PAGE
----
The Year of Living Dangerously
End of Sukarno:A Coup That Misfired: A Purge That Ran Wild
(Didier Millet, 4th edition)
There’s a moment of movie magic early in Peter Weir’s 1982 film The Year of Living Dangerously, set in 1965 on the cusp of the failed coup attempt to oust the populist but fading Indonesian dictator “Bung” Sukarno. The main character, Guy Hamilton, a young Australian journalist, has just arrived in Jakarta for his first overseas posting. He steps off the plane and upon seeing the chaos in the airport, freezes. We get a close-up of the actor’s face which registers shock, surprise, fear, and bewilderment, the cigarette dangling from his lips an immobile wand.
In that instant, the face expresses the moment when a citizen of the First World encounters the Third. It’s a funny expression, both in the comedic sense as well as in the old sense of queer. I’ve shown this scene to folks here in Jakarta and it invariably evokes a chuckle from both expats and locals who recognize in it their different roles. For the local it’s a source of native pride, while for the expat it’s an all too familiar expression: “Toto, I’ve a feeling we’re not in Kansas—or Sydney—anymore.”
I say a moment of movie magic because this scene doesn’t occur in either the book from which this film is adapted, Christopher Koch’s 1978 novel of the same title, nor is it in the screenplay, which can be downloaded here. It can only occur in the medium of film. The expression on the actor’s face requires a close-up, the audience needs to see the context of the expression in the cutting of the scene, which switches from a first to third person point-of-view, for the emotive response to occur.
Of course, movies are supposed to be magic, based as they are on illusion. The greatest illusion here is that not a moment of The Year of Living Dangerously was shot in Indonesia. Political problems required a different location and it was decided that the Philippines was a close enough analog. While the tropical landscape is an obviously close match, and the location gave the filmmakers plenty of brown faces for use as extras in crowd shots, it’s the architecture that really creates a fine parallel. I’ve shown the film to people who have grown up in Jakarta and they are amazed to learn that what they saw was shot in Manila. More than one person thought they recognized individual buildings and it took some convincing that the filmmakers didn’t do any exterior shooting in Indonesia (some of the film was shot in Australia, as well).
The soundtrack is also a highlight. The film features a single track by Vangelis that rivals for emotional punch anything he did for other films, including 1982’s Blade Runner. However, the Vangelis track was not released on the official soundtrack album, which instead consisted entirely of an amazing simulacrum of Indonesian music, composed and largely performed by Maurice Jarré. Jarré uses pentatonic scales and traditional rhythmic structures played on authentic gongs and drums to emulate the essential elements of gamelan sound. Included is one track of true Indonesian music, a vocal performance in kroncong style. As an instance of audio exoticism and an essential component to establishing the atmosphere of the film, the music is superb.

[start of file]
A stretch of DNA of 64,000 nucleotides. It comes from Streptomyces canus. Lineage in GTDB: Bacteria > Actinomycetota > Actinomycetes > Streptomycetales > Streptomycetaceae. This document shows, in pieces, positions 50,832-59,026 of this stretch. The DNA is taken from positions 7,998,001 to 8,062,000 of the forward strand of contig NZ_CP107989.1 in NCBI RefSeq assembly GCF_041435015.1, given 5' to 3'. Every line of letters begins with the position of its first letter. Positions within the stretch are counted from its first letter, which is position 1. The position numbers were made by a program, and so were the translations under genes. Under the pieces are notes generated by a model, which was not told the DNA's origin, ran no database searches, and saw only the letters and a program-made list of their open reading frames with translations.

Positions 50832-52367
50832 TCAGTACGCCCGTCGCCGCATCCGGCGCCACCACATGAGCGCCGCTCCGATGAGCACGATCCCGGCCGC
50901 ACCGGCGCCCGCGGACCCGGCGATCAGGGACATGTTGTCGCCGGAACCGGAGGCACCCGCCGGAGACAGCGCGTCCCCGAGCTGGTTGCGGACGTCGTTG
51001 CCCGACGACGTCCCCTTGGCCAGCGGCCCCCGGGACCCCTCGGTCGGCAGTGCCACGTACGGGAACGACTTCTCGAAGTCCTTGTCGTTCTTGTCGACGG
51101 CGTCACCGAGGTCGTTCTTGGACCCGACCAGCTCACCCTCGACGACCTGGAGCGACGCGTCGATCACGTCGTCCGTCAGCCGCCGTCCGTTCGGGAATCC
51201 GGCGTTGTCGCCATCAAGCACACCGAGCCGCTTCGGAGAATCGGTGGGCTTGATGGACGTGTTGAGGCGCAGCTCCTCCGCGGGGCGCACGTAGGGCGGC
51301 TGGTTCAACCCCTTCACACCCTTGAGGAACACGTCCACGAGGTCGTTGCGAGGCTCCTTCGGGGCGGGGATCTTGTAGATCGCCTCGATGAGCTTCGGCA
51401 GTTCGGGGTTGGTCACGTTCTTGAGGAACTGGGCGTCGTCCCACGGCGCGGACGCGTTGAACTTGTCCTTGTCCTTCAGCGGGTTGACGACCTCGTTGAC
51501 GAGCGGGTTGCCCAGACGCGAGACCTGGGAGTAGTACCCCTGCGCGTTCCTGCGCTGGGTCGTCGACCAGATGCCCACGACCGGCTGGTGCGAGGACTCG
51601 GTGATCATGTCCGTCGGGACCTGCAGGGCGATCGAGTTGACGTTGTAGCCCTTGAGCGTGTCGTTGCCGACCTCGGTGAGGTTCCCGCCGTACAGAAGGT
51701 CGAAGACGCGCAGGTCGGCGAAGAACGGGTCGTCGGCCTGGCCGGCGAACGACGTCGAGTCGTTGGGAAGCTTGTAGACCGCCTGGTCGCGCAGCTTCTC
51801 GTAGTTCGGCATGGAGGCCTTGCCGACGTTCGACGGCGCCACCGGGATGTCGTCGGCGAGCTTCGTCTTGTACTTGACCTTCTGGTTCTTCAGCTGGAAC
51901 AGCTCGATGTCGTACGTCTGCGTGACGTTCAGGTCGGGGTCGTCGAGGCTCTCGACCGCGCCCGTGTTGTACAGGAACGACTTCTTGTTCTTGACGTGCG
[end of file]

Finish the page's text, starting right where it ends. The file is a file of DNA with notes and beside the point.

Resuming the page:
The film also showcases the work of talented character actors including American Michael Murphy and Australian Noel Ferrier, but the standout of the cast is without doubt actress Linda Hunt. In another instance of movie magic, the Caucasian Hunt was trusted to play a half-Chinese, half-Australian man named Billy Kwan. It’s a testament to her talents (and the make-up department) that she’s so convincing; many first-time viewers are unaware of her true gender.
Linda Hunt as Billy Kwan
Kwan is the heart-and-soul of the both the book and the film. He creates the portal through which the non-Asian audience can enter Indonesian politics and folk culture and his inevitable tragic end marks the low point in the narrative. He’s the objective correlative to the emotional and atmospheric arc of the story, described in the novel as “Jakarta’s familiar spirit”, and if this character were poorly acted, the entire edifice of the film would come crashing down. Hunt’s stunning performance won an Academy Award and it’s richly deserved.
The film was recognized as a cut-above-average when it was released and garnered numerous award nominations, but that’s not to say that The Year of Living Dangerously doesn’t suffer from some typical Hollywood problems, not least the miscasting of celebrities, phony violence, and a white-washing of Third World people and events.
At the time the actor playing the main character was a little known Australian named Mel Gibson, and while it may be difficult, given what we know about him now, to objectively appraise his performance, we’ll try. So close your eyes and teleport yourself back in time, past his current incarnation as a drunken, hate-spewing racist and misogynist, further back through his period of big-screen self-aggrandizement (1990’s Hamlet; 1995’s Braveheart), to a time when Gibson was still an unknown talent, best known for his grunting lead roles in Australian productions (1979’s Mad Max and Peter Weir’s 1981 war epic Gallipoli).
Young, attractive, and fit, in The Year of Living Dangerously Gibson (no relation, though the family joke is to refer to him as “Cousin Mel the Nazi”) demonstrates the on-screen charm that made him a superstar but that abandoned him sometimes in the ‘90s and never returned. Unfortunately, charm is the biggest instrument in his acting bag and he here employs the same emotional development he always uses: smoldering intensity building to shouting rage. It doesn’t quite carry him through the personal turmoil and political chaos that his character experiences in this story. He also tones down his native accent for the American audience (MGM produced and distributed the film) and at times sounds like a Yank poorly imitating an Aussie.
The problem with accents is all the worse with the casting of Sigourney Weaver as Jill Bryant, a secretary in the British Embassy, and Guy Hamilton’s love interest. There are one or two lines when Weaver attempts—and fails embarrassingly—an English accent, but mostly she speaks with a sort of mid-Atlantic hoity-toity enunciation that ends in an American twang. Hot off the success of 1979’s Alien, and with a need to appeal to the American audience, it’s understandable why the producers cast her and not, say, an English actress (Charlotte Rampling would have been perfect), but why not change the character, then? Make her American—the romance with the Aussie lead would be the same no matter her nationality—and spare us all the wincing when Weaver speaks.